For those unfamiliar with the University of Calgary Medicine hockey jerseys and are therefore wondering why I am holding a hockey jersey with a very strange animal on it in the picture with this article, let me inform you. One of our best-loved traditions is that every medicine class has an animal name. Mine is the Blobfish; at some point in the early 1990s the animals started getting progressively more unattractive. We then all get hockey jerseys with the animal on the front. I brought mine over to Oxford with me and could not have been prouder than to have a friend take a picture of me holding it in Oxford’s most iconic location immediately following the matriculation.
A final description of my next week, to give you a sense of the kind of outrageous, unbelievable opportunity this experience has already provided: on Monday, a seminar with Professor Paul Anand (who worked with Amaryta Sen on welfare economics), then dinner with the governor of Lagos, Nigeria; Wednesday, a talk and dinner with the former Australian foreign minister; then a black tie dinner on Friday for Rhodes Scholars “coming up” to Oxford (arriving at Oxford is called “coming up,” leaving is called “going down,” not sure why this is, but it is true); and then another black tie dinner on Saturday for the Sir Richard Doll Society, which is a medical society at one of the other colleges here.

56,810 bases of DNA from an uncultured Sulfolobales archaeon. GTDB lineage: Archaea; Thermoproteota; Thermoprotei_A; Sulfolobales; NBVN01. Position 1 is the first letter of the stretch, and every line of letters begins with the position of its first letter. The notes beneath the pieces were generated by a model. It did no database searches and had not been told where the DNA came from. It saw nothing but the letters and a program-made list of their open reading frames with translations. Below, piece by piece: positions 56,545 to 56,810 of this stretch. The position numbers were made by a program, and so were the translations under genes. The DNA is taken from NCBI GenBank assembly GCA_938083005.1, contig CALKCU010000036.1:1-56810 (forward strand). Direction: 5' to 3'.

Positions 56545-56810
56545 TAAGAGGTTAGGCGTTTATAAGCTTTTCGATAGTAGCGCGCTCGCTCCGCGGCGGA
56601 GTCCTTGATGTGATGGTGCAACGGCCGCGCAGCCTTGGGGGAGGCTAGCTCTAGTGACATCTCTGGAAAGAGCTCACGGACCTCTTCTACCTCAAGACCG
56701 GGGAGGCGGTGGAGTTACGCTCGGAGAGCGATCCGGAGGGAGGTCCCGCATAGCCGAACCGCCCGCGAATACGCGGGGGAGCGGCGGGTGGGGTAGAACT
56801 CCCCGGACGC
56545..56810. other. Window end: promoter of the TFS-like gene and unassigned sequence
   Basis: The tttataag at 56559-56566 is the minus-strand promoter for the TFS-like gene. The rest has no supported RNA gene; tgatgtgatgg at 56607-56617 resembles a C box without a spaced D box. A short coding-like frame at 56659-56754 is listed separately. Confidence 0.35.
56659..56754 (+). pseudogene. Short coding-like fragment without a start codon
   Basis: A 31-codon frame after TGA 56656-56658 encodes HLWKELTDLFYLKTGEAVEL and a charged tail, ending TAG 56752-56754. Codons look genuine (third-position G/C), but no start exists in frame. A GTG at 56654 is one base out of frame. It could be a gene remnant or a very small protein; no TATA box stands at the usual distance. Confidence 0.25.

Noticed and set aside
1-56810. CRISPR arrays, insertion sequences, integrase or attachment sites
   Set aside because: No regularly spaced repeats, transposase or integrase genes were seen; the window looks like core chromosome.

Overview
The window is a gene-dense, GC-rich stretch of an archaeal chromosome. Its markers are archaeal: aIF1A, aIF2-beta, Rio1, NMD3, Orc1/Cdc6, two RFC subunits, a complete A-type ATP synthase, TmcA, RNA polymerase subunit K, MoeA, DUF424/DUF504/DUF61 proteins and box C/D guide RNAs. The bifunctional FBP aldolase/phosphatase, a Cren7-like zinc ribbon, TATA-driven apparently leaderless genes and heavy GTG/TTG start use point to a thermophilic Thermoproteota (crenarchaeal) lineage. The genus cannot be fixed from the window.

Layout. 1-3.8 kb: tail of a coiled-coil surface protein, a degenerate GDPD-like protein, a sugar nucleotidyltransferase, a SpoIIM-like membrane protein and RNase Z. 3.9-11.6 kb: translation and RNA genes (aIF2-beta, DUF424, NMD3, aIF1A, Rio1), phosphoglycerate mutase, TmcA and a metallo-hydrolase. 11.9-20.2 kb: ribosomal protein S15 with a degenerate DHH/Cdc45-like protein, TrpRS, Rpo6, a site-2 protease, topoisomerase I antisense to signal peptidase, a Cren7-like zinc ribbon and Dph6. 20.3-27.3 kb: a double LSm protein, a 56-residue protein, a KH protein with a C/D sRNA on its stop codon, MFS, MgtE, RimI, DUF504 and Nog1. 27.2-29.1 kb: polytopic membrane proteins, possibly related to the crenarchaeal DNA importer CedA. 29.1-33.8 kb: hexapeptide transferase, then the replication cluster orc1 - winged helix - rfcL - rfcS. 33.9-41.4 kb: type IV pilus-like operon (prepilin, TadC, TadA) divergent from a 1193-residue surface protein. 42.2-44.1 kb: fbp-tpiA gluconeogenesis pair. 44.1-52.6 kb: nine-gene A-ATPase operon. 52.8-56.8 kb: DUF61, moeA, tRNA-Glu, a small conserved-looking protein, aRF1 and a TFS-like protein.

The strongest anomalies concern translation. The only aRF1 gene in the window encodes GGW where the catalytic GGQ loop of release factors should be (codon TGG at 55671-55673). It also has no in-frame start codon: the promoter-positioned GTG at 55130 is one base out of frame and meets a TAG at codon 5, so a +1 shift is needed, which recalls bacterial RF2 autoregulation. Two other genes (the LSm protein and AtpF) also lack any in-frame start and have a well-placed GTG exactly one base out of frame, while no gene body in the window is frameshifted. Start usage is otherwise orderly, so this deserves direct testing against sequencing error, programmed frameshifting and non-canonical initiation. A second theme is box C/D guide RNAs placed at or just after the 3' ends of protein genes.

I hesitate to make this statement because it will make me sound hopelessly bourgeois, but I really did just describe to you what can most appropriately be called an average week in Oxford. Again, I couldn’t make it up if I tried.
Hope you have enjoyed this inaugural entry, and keep looking if this interested you, because I will from time to time post updates here.
Thanks so much for reading. My email follows, and I would be happy to hear from anyone who has questions or comments!
With best wishes,
Proud University of Calgary Medicine Student